Growing up in a primarily white neighborhood in Mattoon Illinois, and then being exposed to the underbelly of Chicago in a protected manner, she seemed to have developed ease in conversing across the racial lines without being defensive or servile. This ability served as a major asset as she faced many white men at her confirmation hearings as well in congress where she negotiated housing for the poor and disadvantaged, most of who were black.

Patricia Roberts had many firsts in the history of African American women in the United States:She was the first African-American woman to hold a Cabinet position, the first African American woman to serve as an ambassador and the first African American woman to head a law school.

Her story is filled with academia and politics, which are strange bedmates and a voice for the “the people of the tenements”

While at Howard, she was elected Phi Beta Kappa. She did postgraduate work at the University of Chicago and at American University in 1949. Until 1953, she worked as Assistant Director of the American Council on Human Rights.

While at Howard, she met William Beasley Harris, a member of the Howard law faculty. They were married in 1955. She earned a law degree with honors from George Washington University in 1960. Graduating number one out of a class of 94, she was admitted to practice before the U.S. Supreme Court.

Attorney Harris worked briefly for the U.S. Department of Justice before returning, in 1961, to Howard University as an associate dean of students and law lecturer at Howard’s law school. In 1963, she was elevated to a full professorship and, in 1969; she was named Dean of Howard University’s School of Law.

Her first position with the U.S. government was as an attorney in the appeals and research section of the criminal division of the Department of Justice in 1960. There she met and struck up a friendship with Robert Kennedy, the new attorney general. In 1963, President John F. Kennedy appointed her co-chairman of the National Women’s Committee for Civil Rights.

In 1964, Patricia Harris was elected a delegate to the Democratic National Convention from the District of Columbia. She worked in Lyndon Johnson’s presidential campaign and seconded his nomination at the 1964 Democratic Convention

In 1965, President Lyndon Johnson chose Patricia Harris to become the U.S. Ambassador to Luxembourg. She was the first African American woman named as an American envoy.

She said, “I feel deeply proud and grateful this President chose me to knock down this barrier, but also a little sad about being the ‘first Negro woman’ because it implies we were not considered before.”

She also served as an alternate delegate to the 21st and 22nd General Assemblies of the United Nations. She served till 1969.

Following her service as Dean of Howard’s School of Law from 1969 to 1972, she joined one of Washington, D.C.’s most prestigious law firms.

She continued making an impact on the Democratic Party when, in 1972, she was appointed chairman of the credentials committee and a member-at-large of the Democratic National Committee in 1973. A testimony to her effectiveness and her commitment to excellence came when President Jimmy Carter appointed her to two cabinet level posts during his administration.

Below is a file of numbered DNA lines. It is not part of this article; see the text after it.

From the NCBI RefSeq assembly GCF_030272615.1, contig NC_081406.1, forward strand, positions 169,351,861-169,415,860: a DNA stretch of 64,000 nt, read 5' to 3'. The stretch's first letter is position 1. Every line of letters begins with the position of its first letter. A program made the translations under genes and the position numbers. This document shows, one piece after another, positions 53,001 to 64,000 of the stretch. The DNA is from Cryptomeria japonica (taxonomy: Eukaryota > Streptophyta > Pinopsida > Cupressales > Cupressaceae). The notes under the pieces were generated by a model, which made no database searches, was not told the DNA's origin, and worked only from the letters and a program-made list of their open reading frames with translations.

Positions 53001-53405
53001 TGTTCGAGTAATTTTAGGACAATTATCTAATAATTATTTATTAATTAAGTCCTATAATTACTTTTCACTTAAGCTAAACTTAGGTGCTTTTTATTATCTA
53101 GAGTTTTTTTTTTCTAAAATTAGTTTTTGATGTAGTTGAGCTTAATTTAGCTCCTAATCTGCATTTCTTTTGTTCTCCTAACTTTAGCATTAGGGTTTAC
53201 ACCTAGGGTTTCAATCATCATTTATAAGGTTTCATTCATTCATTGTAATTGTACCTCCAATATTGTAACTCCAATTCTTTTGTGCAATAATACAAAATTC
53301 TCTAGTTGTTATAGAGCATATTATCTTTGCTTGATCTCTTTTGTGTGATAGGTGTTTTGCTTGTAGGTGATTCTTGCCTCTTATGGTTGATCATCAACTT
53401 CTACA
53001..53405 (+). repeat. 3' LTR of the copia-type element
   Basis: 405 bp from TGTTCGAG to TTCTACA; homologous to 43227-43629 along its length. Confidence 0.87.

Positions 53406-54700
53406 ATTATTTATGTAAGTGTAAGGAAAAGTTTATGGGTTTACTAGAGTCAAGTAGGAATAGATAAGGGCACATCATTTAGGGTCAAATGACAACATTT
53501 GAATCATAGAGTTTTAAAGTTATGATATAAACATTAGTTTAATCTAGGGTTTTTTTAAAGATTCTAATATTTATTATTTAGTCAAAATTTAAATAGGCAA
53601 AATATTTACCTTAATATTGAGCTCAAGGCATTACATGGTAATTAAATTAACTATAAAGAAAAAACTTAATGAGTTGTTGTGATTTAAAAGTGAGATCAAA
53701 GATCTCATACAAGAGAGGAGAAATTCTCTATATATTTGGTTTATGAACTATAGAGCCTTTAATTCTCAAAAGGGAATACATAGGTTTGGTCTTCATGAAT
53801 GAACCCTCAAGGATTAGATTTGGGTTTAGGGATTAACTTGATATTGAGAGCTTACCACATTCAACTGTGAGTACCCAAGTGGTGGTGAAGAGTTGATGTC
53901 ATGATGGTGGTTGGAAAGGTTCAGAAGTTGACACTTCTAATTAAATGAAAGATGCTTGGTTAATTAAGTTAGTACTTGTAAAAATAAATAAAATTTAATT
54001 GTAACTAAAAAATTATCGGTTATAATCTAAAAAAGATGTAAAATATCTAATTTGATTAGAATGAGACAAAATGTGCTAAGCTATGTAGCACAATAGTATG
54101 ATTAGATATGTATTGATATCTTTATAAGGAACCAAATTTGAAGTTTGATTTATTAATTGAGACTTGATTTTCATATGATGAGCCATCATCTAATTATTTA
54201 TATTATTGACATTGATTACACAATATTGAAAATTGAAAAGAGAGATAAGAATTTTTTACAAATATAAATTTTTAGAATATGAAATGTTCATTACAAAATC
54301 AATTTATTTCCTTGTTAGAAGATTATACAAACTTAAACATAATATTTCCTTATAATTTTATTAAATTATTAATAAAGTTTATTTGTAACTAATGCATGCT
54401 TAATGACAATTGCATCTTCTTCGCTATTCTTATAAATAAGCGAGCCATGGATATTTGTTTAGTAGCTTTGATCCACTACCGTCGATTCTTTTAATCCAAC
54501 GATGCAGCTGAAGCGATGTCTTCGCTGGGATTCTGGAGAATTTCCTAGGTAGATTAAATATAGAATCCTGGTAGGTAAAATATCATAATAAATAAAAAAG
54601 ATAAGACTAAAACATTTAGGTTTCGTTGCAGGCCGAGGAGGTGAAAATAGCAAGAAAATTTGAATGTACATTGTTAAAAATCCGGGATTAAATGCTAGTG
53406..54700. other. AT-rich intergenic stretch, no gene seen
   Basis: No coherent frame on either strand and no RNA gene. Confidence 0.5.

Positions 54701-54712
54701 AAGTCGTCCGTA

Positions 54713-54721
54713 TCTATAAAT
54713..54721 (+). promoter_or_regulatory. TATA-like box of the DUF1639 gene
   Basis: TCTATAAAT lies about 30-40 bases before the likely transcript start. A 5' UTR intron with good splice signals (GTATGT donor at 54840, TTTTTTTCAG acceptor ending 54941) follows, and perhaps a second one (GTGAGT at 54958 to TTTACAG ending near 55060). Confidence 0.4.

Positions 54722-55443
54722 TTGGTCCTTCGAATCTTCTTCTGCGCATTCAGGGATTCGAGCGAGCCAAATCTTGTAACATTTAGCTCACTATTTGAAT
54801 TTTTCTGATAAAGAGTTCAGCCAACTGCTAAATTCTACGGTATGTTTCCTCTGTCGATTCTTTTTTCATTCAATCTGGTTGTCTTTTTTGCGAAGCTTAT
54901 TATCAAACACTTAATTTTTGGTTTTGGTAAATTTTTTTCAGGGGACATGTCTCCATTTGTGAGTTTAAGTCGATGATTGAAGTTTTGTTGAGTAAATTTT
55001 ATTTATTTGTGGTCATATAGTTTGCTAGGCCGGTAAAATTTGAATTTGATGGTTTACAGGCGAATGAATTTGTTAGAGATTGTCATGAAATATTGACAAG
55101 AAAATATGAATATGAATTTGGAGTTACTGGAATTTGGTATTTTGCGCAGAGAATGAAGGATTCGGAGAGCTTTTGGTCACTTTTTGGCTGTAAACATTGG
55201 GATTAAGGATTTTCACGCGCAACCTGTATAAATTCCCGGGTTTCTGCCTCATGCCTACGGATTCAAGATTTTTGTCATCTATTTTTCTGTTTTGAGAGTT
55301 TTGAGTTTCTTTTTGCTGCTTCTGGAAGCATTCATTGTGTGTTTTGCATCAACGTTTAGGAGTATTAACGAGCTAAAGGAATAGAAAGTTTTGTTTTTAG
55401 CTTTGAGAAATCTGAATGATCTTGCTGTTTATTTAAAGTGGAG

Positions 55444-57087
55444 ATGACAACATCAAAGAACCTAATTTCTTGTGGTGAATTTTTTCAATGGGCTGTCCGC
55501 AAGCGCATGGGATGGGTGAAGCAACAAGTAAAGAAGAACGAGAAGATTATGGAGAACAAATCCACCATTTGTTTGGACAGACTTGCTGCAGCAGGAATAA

In 1982, Patricia Harris was appointed a full-time professor at the George Washington National Law Center, a position she served in until her death on March 23, 1985. She had always been aware of her roots and was well known for her feistiness. At the Senate confirmation committee to approve her cabinet appointment, one senator tried to suggest that Mrs. Harris’ position might make her ill qualified to represent the underclass. To this, she shot back, “I am one of them. You do not seem to understand who I am. I am a Black woman, the daughter of a dining-car worker. I am a Black woman who could not buy a house eight years ago in parts of the District of Columbia!”

She never had any children and she died within a year of her husband. She had breast cancer which is much more lethal in African American women than white women and according to the CDC the mortality is 37% higher than white women.

African American women who get breast cancer are more likely to die from the disease than white womenand are less likely to survive for 5 years after diagnosis.3

Studies suggest that this disparity is due to African American women being diagnosed with breast cancer at a later stage, 4 and receiving treatment later after diagnosis. We do not know if that was true with Patricia Roberts Harris.

Some interesting facts that came out in this study:

  1. There are 44 million African American individuals in the US
  2. More than half of black Americans live in the south
  3. New York had the largest black population of any state as of July 1, 2008 (3.5 million); Georgia had the largest numeric increase since July 1, 2007 (67,000). The District of Columbia had the highest percentage of blacks (56 percent), followed by Mississippi (38 percent).


Patricia Roberts Harris rose to the top of the US political system without overt use or sex, money or manipulation by coercion.

She is a true statement of hard work, ethical concerned parents, and a passionate focus on the betterment of the human race as it survives in the ghettos of the United States.


*** Photo courtesy:http://www.findagrave.com